© Graham tears himself away from updating Arch Linux to search for the best new free software.

© Graham tears himself away from updating Arch Linux to search for the best new free software.

Article from Issue 198/2017

Sparkling gems and new releases from the world of Free and Open Source Software

Hardware automation

Open Stage Control 0.16.5

There's no doubt that the Musical Instrument Digital Interface (MIDI) standard revolutionized music. At its most basic, it enabled musicians and producers to record and play back a performance from a MIDI-equipped keyboard or synthesizer. Then drums, then lights, and then almost everything else. But it was also the harbinger of modern pop music, with its obsession with automation and control over every single aspect of a piece of music. From the swing between each note to painfully autotuned vocals, pop has never been the same. As soon as people got used to dragging notes with a mouse, they wanted to drag everything.

Rants about modern music aside, MIDI is still amazing. It has aged even better than Depeche Mode's Construction Time Again ("Everything Counts," excepting) and was born in the same year – 1983. But it was never designed for this crazy interconnected world we find ourselves in. MIDI transfers data at a serial rarity of 31250 bits per second, and the binary package that holds the data has more in common with old modems than modern modulars. This is where the Open Sound Control (OSC) protocol comes in handy. It's an open, modern, hardware-agnostic protocol that's designed for the real-time communication of signals across modern connections. At its core is a URI schema with high-resolution timing and data encapsulation. As with XML for text, OSC allowed creators to design their own specifications and then easily transmit the data encapsulated within OSC. It works brilliantly, whether you're connected via USB or the Internet, and it's really not as complicated as it sounds.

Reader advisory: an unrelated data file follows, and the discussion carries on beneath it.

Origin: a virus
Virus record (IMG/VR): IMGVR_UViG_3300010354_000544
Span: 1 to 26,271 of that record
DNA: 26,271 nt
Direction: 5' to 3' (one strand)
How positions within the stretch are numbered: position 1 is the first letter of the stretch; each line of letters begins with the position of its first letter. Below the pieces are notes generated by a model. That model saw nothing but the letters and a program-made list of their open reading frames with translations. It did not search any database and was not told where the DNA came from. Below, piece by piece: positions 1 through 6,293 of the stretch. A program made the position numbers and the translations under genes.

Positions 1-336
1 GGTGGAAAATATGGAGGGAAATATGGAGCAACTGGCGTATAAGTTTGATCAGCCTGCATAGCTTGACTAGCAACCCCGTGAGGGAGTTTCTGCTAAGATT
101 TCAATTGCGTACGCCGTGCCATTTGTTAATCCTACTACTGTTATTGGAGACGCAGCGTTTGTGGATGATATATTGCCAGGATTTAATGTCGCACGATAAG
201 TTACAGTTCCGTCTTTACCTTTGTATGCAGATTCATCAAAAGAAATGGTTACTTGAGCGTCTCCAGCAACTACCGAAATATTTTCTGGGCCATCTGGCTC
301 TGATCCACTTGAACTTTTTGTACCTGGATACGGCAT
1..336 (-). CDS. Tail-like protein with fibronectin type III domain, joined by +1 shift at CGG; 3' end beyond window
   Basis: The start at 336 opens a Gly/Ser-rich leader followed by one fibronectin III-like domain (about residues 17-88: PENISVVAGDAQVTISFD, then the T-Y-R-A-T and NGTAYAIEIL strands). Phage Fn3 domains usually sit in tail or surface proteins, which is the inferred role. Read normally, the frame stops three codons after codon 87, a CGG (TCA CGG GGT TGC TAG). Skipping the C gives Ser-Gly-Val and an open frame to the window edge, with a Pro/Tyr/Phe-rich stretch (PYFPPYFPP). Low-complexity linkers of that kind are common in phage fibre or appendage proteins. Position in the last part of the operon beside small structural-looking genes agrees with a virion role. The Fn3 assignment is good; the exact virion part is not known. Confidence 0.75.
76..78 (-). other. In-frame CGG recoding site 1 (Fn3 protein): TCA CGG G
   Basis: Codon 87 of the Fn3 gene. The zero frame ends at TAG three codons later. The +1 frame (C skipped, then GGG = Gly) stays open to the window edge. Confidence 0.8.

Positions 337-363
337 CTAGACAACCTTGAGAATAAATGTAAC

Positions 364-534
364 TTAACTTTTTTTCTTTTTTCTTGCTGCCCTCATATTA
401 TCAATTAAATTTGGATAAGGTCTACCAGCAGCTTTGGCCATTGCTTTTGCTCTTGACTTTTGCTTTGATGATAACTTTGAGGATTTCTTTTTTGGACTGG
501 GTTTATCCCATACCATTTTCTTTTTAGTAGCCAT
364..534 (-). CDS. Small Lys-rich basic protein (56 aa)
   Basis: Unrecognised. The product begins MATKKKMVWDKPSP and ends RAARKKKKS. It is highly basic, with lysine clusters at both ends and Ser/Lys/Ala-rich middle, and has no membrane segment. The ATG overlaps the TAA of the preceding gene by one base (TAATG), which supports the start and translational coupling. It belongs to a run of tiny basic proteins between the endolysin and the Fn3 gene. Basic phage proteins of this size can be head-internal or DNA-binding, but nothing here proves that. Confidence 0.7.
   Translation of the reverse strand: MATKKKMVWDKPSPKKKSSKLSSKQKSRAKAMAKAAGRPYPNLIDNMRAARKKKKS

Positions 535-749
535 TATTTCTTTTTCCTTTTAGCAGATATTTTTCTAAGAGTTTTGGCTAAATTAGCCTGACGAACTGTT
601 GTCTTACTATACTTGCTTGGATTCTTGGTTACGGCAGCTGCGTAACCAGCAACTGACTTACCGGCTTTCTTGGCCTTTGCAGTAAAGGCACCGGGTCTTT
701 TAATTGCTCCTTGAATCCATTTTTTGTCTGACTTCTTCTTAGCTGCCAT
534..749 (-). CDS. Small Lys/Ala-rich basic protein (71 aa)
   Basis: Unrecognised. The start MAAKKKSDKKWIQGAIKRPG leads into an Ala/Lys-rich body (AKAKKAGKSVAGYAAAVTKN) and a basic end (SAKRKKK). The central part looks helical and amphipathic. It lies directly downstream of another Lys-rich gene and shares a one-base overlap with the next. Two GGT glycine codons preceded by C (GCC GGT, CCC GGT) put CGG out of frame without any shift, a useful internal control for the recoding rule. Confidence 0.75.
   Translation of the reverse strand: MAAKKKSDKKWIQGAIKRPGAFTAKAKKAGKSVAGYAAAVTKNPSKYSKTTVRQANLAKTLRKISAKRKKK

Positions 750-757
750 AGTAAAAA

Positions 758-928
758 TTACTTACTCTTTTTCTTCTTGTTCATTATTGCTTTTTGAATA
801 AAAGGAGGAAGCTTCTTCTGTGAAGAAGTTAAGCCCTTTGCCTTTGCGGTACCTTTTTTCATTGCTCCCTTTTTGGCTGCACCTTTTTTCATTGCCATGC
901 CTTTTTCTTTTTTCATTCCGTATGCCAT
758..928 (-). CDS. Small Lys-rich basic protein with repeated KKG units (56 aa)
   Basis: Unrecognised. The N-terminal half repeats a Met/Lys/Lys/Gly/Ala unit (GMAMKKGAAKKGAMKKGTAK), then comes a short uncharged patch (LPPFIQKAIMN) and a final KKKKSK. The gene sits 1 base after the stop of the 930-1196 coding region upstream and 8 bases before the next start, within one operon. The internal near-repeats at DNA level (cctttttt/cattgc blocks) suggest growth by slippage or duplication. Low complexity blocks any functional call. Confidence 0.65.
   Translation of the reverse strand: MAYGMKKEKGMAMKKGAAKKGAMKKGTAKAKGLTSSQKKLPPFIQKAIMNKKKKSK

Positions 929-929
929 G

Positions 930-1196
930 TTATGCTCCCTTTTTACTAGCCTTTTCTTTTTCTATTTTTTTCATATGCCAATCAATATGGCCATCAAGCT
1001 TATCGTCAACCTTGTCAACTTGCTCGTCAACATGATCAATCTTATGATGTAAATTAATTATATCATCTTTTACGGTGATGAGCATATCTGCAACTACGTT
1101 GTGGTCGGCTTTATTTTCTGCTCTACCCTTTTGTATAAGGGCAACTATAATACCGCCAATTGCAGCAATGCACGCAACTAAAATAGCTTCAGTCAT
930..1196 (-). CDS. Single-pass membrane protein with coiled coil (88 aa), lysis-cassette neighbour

OSC hasn't yet cracked the hardware synthesizer market, but it's used for all kinds of music and multimedia applications, including Ardour, Pure Data, and Renoise. But it's also perfect for automating lights and other hardware, such as mixers. But, OSC on Linux is otherwise lacking. However, Open Stage Control is one of the best OSC tools I've seen. In one mode, it's an interface designer, letting you add faders, buttons, piano keyboards, VU meters, and many more elements to a blank canvas. With those widgets arranged, you can then define how they send and receive OSC data to your hardware and software. Turn the editor off, and you then use the application as you would a mixer, or a virtual synthesizer, or a remote control. Your arrangement can then be saved as a JavaScript session and loaded again, alongside other templates created by other people. Because Open Stage Control is built with Node.js/Electron, it even runs within Chrome 49 or later. What the application does depends on how you create your templates, and it reminds me of applications like Lemur or TouchOSC for popular tablets, but I've not seen any application on Linux that does this so well, and looks so good. If you're interested in any kind of remote applications, even if that doesn't involve esoteric synthesizer programming, Open Stage Control is definitely worth a few hours of your attention.

Project Website

1 Widgets: Many different graphical elements can be added to the session. 2 Faders: Use buttons, sliders, or XY faders to send data. 3 Tabbed view: Several pages can be loaded into a single session. 4 Keyboard data: Unlike MIDI, keyboards can send any kind of data you want them to. 5 Update GUI via OSC: Send commands to OSC to change the UI and add widgets. 6 Matrices: Some widgets can be automatically grouped as matrices. 7 Editor: Add, remove, and code widgets to do anything you want. 8 CLI Options: Change ports or load share sessions. 9 Meters: Various metering widgets represent incoming OSC data.

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